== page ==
Performance & Sports

The Italian Greyhound is a versatile breed that excels in many performance and companion events. On this page you can find summaries on popular dog sports that Italian Greyhounds participate in with their owners. Learn more about the IGCA Versatility Program that offers titles to our most versatile Italian Greyhounds by clicking on the link.  


Agility is right up the Italian Greyhound’s alley because it combines speed, agility and fun! Agility is like obedience in that exhibitors can make it as competitive as they wish. Some people get hooked to the sport by just “having fun” with their dogs at a class and surprising themselves by picking up a qualifying leg at their first trial. There are several AKC agility titles available. For more info on AKC Agility go to the AKC Agility Page.

The fun part of agility is the work. It is positively motivated and often at the trial you see the dogs motivated by just getting to run the course. Agility is great for the older dog because it teaches confidence with praise, praise, praise for each attempt. When looking for help in training your dog, make sure to find an experienced instructor emphasizing safety techniques and using sturdy equipment. Make sure “spotters” are used (aides) when teaching the A‐frame, dog walk and see‐saw. High obstacles are always taught at a low height then gradually raised. Confidence and control is taught before asking for speed. Simple obedience commands are helpful, but not necessary when starting an agility class.

Another benefit to this sport is that the handlers tend to get into shape also. They must direct their dogs to the different obstacles. For IG owners, this means fast thinking because outrunning their dog would be very difficult. Have fun! Learn More about Agility

Lure Coursing

One of the most natural and exciting sports that Italian Greyhounds can compete in is lure coursing. Lure coursing competition attempts to create a simulation of a hare’s flight to evade a pursing hound. The hare’s path is generated by a continuous line looped through a series of pulleys producing a set of straightaways and varying turns. Please don’t be alarmed, instead of a live bunny, a set of white plastic bags are attached to the line to attract the IG’s attention. At a competition, IGs run in trios with traditional greyhound style racing blankets. Judging is not according to time but rather ability to follow the lure, enthusiasm, agility, speed and endurance.   Before you start lure coursing, make sure that your Italian Greyhound is in good physical condition. The IG should be getting frequent, vigorous exercise and its feet should be conditioned to a variety of surfaces. We strongly recommended that your IG be run at several practice events, alone, before entering a trial so you may gauge its fitness, reactions to other hounds on the field, and interest in coursing the lure.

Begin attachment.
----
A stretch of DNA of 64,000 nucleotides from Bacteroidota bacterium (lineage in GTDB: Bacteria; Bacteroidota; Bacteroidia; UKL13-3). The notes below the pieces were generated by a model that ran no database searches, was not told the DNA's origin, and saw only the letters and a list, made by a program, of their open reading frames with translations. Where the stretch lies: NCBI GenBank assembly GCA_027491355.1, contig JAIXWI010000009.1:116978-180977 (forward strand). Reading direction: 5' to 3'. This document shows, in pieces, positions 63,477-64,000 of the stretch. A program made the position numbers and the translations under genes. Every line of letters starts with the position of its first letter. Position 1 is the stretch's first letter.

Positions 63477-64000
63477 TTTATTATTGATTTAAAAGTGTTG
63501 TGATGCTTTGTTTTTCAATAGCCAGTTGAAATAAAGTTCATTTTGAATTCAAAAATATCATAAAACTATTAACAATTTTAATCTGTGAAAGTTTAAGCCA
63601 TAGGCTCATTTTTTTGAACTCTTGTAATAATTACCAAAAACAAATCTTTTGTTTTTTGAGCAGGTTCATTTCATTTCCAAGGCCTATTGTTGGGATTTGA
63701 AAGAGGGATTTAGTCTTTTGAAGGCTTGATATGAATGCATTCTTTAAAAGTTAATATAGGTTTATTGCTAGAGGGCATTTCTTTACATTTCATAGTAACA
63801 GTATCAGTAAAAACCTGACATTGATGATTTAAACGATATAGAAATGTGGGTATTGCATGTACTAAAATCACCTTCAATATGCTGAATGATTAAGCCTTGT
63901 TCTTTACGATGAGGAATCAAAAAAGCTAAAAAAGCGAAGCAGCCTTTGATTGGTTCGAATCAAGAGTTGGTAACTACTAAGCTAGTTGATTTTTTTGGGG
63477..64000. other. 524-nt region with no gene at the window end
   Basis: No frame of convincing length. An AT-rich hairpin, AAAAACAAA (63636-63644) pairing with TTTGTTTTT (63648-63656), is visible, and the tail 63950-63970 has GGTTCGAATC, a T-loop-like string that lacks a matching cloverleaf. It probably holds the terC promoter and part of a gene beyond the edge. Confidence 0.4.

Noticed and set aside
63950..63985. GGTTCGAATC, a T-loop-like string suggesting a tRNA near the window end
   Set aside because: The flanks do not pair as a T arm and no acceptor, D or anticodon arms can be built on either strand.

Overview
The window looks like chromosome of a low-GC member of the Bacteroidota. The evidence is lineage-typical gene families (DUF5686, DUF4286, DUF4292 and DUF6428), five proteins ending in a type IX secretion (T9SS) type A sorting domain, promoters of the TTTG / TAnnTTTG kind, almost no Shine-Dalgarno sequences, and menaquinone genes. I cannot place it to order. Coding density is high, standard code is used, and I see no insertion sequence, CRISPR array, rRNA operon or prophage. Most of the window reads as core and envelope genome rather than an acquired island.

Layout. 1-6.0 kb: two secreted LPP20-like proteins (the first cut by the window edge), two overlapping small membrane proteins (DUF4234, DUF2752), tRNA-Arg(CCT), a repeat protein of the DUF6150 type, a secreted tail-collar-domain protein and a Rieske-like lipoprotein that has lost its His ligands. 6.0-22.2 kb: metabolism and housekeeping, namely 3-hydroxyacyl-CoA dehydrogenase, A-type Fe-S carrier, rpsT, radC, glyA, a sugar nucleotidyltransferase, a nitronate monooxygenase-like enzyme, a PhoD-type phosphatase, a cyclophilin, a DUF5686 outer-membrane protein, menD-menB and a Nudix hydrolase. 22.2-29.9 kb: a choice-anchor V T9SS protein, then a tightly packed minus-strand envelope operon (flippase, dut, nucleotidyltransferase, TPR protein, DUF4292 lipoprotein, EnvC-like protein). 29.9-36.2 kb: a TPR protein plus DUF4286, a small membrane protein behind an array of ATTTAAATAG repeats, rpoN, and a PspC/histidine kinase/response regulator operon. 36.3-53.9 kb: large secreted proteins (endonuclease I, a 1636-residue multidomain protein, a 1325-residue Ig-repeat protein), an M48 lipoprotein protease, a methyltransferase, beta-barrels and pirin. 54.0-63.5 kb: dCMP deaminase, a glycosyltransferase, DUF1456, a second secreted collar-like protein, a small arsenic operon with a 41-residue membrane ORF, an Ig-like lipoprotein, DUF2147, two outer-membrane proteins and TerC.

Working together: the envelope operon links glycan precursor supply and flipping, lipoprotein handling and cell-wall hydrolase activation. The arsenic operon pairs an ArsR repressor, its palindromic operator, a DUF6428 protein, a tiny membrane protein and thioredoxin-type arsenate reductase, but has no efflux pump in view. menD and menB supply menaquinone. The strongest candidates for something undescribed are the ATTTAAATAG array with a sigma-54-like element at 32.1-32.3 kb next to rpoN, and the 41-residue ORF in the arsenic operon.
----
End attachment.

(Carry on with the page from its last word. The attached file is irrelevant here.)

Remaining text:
An Italian Greyhound may compete in American Kennel Club (AKC) lure coursing or American Sighthound Field Association (ASFA) trials. AKC rules and a list of AKC approved lure coursing clubs is available from the AKC web site, as is a searchable schedule of events. The American Sighthound Field Association (ASFA) is a national organization dedicated to preserving the function and natural beauty of sighthounds.  Learn More About Lure Coursing on

CAT Tests

One of the easiest ways to get involved in the world of dog sports is with a Coursing Ability Test (CAT). Each dog chases after an artificial lure on either a 300- or 600-yard long course and must finish in less 1 ½ minutes and 2 minutes, respectively. Dogs are run individually, and scored pass/fail. Learn More About CAT Tests on

Fast CAT

Think of Fast CAT® – which stands for Coursing Ability Test – like measuring a track star’s speed: Dogs run individually in a timed 100-yard dash. Learn More About FAST CAT on


The Large Gazehound Racing Association, (LGRA) recognizes IGs as well as many other non‐whippet sighthound breeds. IGs are eligible to compete for the GRC (Gazehound Racing Champion) title and Supreme GRC title. LGRA racing is 200 yard straight track sprint racing.   In addition, National Oval Track Racing Assoc (NOTRA) also recognizes IGs. IGs are eligible to compete for Junior Oval Racer (JOR), Senior Oval Racer (SOR), Oval Racing Champion (ORC) and Supreme ORC titles. NOTRA holds 300‐400 yard races on an oval track.

Please note that all IG racing is amateur racing only. Dogs compete only for titles and ribbons, not for money. Mostly though, they compete because they love to run and chase! In LGRA and NOTRA race meets the dogs chase an artificial lure pulled by a small motor.

If you have not raced or lure coursed your IG before, the dog needs to practice running on the lure with other dogs prior to entering a race meet. Your dog must run without interfering with other dogs, or he will be disqualified and not allowed to race for one year. Dogs must also have racing blankets with the approved LGRA/NOTRA colors/numbers and must run muzzled. Dogs must be registered with LGRA and/or NOTRA prior to racing.

Contact the club nearest you for assistance with information on practices, blanket information, muzzles etc. Remember that all these clubs are run by volunteers, most of whom have very busy dog lives of their own. Be patient if it takes a few tries to reach one of them. When you show up at a race meet, be prepared to learn, and be prepared to start pitching in and helping with setup etc. Start learning the procedures, and before you know it, you’ll be asked to “line judge” races that your dogs are not running in.


Obedience trials test an Italian Greyhound’s ability to perform a set of exercises. In each exercise, a dog/handler team must score more than 50% of the possible points and accumulate a total score (for all of the exercises) of at least 170 out of a possible 200. Each time your dog scores the 170 qualifying score, he has gotten a “leg” toward his title. After three legs, your dog has become an obedience titled Italian Greyhound.